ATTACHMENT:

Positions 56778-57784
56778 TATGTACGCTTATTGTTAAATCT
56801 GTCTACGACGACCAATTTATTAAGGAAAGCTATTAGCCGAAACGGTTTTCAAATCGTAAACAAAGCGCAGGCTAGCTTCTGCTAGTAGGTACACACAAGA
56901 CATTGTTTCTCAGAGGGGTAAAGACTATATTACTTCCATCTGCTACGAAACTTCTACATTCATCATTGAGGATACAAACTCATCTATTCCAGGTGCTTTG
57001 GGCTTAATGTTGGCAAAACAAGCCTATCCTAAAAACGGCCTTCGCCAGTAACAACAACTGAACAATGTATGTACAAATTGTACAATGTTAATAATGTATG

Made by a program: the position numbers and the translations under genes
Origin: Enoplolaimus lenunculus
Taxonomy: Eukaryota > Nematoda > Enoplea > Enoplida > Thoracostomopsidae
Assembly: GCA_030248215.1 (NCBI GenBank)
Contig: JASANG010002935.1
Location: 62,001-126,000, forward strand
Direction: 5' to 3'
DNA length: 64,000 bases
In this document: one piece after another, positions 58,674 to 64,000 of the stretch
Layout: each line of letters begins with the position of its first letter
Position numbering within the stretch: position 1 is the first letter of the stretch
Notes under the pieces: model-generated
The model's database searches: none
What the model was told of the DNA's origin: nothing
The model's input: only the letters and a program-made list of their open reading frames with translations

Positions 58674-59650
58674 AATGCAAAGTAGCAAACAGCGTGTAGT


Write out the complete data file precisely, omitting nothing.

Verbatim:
Positions 56778-57784
56778 TATGTACGCTTATTGTTAAATCT
56801 GTCTACGACGACCAATTTATTAAGGAAAGCTATTAGCCGAAACGGTTTTCAAATCGTAAACAAAGCGCAGGCTAGCTTCTGCTAGTAGGTACACACAAGA
56901 CATTGTTTCTCAGAGGGGTAAAGACTATATTACTTCCATCTGCTACGAAACTTCTACATTCATCATTGAGGATACAAACTCATCTATTCCAGGTGCTTTG
57001 GGCTTAATGTTGGCAAAACAAGCCTATCCTAAAAACGGCCTTCGCCAGTAACAACAACTGAACAATGTATGTACAAATTGTACAATGTTAATAATGTATG

Made by a program: the position numbers and the translations under genes
Origin: Enoplolaimus lenunculus
Taxonomy: Eukaryota > Nematoda > Enoplea > Enoplida > Thoracostomopsidae
Assembly: GCA_030248215.1 (NCBI GenBank)
Contig: JASANG010002935.1
Location: 62,001-126,000, forward strand
Direction: 5' to 3'
DNA length: 64,000 bases
In this document: one piece after another, positions 58,674 to 64,000 of the stretch
Layout: each line of letters begins with the position of its first letter
Position numbering within the stretch: position 1 is the first letter of the stretch
Notes under the pieces: model-generated
The model's database searches: none
What the model was told of the DNA's origin: nothing
The model's input: only the letters and a program-made list of their open reading frames with translations

Positions 58674-59650
58674 AATGCAAAGTAGCAAACAGCGTGTAGT